Meanwhile this ski is just begging to send it down a line of fresh powder with all the float of a trusty pontoon boat.
Best for skiers who ride the groomers just to get into the backcountry.
Check out the K2’s latest price on: Backcountry.com
- 94mm underfoot
- 20m turn radius
- 165 – 191cm lengths available
- Partial twin tip
DPS is a relative newcomer and boutique ski maker that has “carved” a real segment of the market.
They’re known for their fat skis that tend to favor the all mountain and freeride style of alpine enjoyment.
Let’s be clear, while DPS advertises this ski as a “short turn radius” we all know 178m isn’t short. However, it is stable at speeds and floaty in the powder when things get a bit deep.
After all, that’s what many of us really care about anyways, isn’t it? Among the skis on our list, this one stands out for its partial twin tip.
When I say that, I mean that the rockered rise in the tail makes this ski a little easier to tip out of a turn and also provides a platform for moderate switch skiing.
Although this is definitely a ski that’s on the “fat” side, it can handle some crud and hardpack too. Thanks to the cambered profile underfoot and the slimmer 94mm waist you can get a bit of an edged turn in with these.
Best for a little bit of everything where agility on the groomers doesn’t matter much.
Check out the DPS’s latest price on: Backcountry.com
- 156 – 188cm lengths
- 98mm waist
- 18m turn radius
- Air Tip 2.0
Rossignol has been making skis for ages and they’re among the most stalwart manufacturers available.
I think any skier would be hard pressed to go wrong with a pair of Rossi’s but the Sky 7’s are particularly well-rounded.
Rossignol started rocking the tech in these skis a few years ago. They’re a heavily rockered tip ski that’s lightweight and narrow waisted.
That means you can float in the powder or coax them on edge to carve a turn.
With a 95mm waist it’s going to feel like work getting them up on edge, but once you do they’re going to lock in.
Inside the carbon alloy matric keeps this relatively wide ski stiff enough to maintain its bite. Meanwhile, the entire ski is lightweight enough to float through the powder with an impressive 128mm tip that stays near the surface.
Ladies check out the Rossignol Sky 7 HD Ski – Women’s
Best for tackling resorts that have a reputation for dumping feet of fluff at a moment’s notice.
Check out the Rossignol Sky’s latest price on: Backcountry.com
- 170 – 191cm lengths
- 96mm underfoot
- 5m turn radius
- Rocker / camber / rocker
Volkl is a maker that doesn’t get as much headline time as I think they deserve.
The Mantra ski in particular, however, has been well loved thanks to its wide hips and tendency to rip pow like butter.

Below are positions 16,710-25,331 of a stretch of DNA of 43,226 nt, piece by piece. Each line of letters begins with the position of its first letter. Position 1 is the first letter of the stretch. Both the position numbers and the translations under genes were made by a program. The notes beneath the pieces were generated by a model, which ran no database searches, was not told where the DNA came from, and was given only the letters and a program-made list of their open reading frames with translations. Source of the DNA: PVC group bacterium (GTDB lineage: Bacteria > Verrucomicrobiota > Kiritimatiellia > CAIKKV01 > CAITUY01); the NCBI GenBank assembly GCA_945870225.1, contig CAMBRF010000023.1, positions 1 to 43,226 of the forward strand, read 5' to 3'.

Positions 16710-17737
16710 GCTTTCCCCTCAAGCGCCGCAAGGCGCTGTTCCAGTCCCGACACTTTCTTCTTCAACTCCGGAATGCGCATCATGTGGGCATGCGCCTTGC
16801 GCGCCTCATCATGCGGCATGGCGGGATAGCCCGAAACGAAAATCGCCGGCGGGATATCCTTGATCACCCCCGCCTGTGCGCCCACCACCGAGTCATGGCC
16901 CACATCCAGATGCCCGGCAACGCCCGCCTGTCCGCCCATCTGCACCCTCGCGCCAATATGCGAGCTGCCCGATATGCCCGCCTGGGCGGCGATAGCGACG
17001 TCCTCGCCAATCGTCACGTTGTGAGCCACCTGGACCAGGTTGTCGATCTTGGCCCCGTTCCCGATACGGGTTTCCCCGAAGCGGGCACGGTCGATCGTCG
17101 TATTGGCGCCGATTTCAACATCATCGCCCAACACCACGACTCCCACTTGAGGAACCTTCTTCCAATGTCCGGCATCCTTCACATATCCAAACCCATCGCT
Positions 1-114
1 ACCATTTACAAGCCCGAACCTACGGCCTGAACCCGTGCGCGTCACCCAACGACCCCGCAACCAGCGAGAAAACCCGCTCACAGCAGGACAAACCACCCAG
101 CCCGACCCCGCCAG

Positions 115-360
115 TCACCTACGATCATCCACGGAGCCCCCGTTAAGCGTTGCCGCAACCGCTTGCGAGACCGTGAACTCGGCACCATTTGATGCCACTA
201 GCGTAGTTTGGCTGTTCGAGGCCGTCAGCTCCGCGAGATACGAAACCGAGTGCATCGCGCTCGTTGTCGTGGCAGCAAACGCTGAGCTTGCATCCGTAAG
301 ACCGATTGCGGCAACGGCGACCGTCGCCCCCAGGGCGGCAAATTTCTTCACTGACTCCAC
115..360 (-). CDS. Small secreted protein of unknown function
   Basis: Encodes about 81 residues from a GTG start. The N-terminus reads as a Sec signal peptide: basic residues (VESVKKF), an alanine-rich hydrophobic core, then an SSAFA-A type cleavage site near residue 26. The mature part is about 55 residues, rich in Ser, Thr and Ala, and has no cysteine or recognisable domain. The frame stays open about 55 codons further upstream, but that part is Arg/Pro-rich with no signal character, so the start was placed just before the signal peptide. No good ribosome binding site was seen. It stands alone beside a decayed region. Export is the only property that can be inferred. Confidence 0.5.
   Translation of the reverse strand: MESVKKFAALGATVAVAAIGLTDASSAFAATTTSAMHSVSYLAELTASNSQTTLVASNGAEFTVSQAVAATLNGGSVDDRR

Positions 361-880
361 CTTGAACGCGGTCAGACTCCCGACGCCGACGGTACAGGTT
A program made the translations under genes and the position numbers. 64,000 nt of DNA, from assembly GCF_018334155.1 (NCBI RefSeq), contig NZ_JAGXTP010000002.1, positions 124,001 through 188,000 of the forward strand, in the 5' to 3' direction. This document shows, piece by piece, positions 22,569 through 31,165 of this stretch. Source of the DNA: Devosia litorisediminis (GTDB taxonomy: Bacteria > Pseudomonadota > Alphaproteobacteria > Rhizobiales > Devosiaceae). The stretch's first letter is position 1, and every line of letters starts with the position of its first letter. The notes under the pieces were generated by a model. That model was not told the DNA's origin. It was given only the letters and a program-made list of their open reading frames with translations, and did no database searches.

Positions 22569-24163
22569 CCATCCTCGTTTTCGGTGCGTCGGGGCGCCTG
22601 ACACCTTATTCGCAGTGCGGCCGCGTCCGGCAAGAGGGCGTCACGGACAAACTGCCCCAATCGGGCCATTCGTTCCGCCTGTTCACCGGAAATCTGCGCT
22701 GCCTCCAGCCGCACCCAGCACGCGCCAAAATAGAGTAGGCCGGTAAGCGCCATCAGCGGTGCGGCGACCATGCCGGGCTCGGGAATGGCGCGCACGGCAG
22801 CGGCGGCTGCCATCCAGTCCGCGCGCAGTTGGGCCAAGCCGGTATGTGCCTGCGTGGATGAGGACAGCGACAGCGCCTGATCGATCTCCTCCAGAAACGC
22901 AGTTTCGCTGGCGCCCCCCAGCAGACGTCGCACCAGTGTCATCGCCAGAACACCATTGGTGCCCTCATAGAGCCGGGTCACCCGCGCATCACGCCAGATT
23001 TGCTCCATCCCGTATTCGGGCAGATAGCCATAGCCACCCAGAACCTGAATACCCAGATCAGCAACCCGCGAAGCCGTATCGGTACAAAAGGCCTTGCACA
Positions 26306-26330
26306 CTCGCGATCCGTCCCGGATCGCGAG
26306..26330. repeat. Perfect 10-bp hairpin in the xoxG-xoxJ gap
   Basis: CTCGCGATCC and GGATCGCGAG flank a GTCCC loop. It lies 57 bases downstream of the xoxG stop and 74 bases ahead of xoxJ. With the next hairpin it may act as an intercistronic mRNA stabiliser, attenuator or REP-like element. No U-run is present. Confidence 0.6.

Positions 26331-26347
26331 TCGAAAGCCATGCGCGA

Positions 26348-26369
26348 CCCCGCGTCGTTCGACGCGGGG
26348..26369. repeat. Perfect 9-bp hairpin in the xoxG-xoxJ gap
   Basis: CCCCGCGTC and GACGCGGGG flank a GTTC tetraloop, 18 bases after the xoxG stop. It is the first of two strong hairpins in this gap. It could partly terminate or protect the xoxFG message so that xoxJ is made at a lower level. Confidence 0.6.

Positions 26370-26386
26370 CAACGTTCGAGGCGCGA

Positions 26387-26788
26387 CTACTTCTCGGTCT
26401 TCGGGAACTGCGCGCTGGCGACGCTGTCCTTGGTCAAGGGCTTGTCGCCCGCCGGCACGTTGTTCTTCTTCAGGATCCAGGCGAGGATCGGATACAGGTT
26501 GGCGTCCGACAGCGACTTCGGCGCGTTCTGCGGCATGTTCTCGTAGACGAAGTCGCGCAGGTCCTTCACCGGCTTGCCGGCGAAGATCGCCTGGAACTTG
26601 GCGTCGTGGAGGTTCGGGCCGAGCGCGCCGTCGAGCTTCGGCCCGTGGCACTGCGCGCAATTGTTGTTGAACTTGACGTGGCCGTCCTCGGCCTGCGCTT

With a hide waist and a full rocker profile, this ski clearly prefers to be off trail and slashing powder. That’s not all it has in store, though.
We have the relatively generous sidecut to thank for this skis’ ability to tip over and rip.
Inside the titanium laminate makes the ski poppy and powerful enough to dig in. However, unlike a heavily cambered ski, it will still ride high in the powder and feel buttery playful.
Ladies check out the Volkl 100Eight Ski – Women’s
Best for those who just can’t resist the fat ski trend but see the need for some shape on trail.
Check out the Volkl Mantra’s latest price on: Backcountry.com
|All Mountain Ski||Lengths (cm)||Waist (mm)||Best For||Profile||Rating|
|Head Skis USA Power Instinct Ti Pro Ski||156, 163, 170, 177||82||Intermediate to expert skiers||Allride Rocker (20% tip rocker, 80% camber)||4.7 / 5.0|
|Elan Ripstick 116 Ski||185, 193||116||All skill levels||Amphibio||4.5 / 5.0|
|Head Skis USA Absolut Joy Ski||153, 158. 163, 168||78||All skill levels||Allride Rocker (20% tip rocker, 80% camber underfoot)||4.5 / 5.0|
|K2 Pinnacle 105 Ski||170, 177, 184, 191||105||All skill levels||All-Terrain Rocker (rocker/camber/rocker)||4.1 / 5.0|
|DPS Skis Cassiar Foundation Ski||165, 171, 178, 185, 191||94||Beginner, Intermediate||Early rise tip, camber underfoot||4.7 / 5.0|
|Rossignol Sky 7 HD||164, 180, 188||95||All skill levels||Powder Turn Rocker||4.2 / 5.0|
|Volkl Mantra Ski||170, 177, 184, 191||96||All skill levels||Full rocker||4.5 / 5.0|
Author’s Expertise / Why You Should Trust Our Reviews
I started writing online for my own outdoor sports blog in 2010. Right out of the gate I landed opportunities to test gear for Road ID, Hydrapak, Wolverine, Helle Knives, Pearl Izumi, and GU Energy. Those were the days when growing a no-name blog was easy. Today niche blogging is a different story.
In 2012 I left Central Wyoming College with a degree in Outdoor Education and Leadership. Soon after, I was on a month-long expedition with the National Outdoor Leadership School’s Outdoor Educator Course which helps would-be outdoor guides ascend from “aspiring” to “inspiring”.
Between here and there I’ve participated in and spoken at length about outdoor pro-deal programs for companies like Patagonia, Smith Optics, Giro, Therm-a-Rest, Platypus, MSR, Columbia, and many more. I still work closely with tons of outdoor gear companies to review and analyze products. If you have a product opportunity you’d like to discuss, please review my guidelines and contact me here.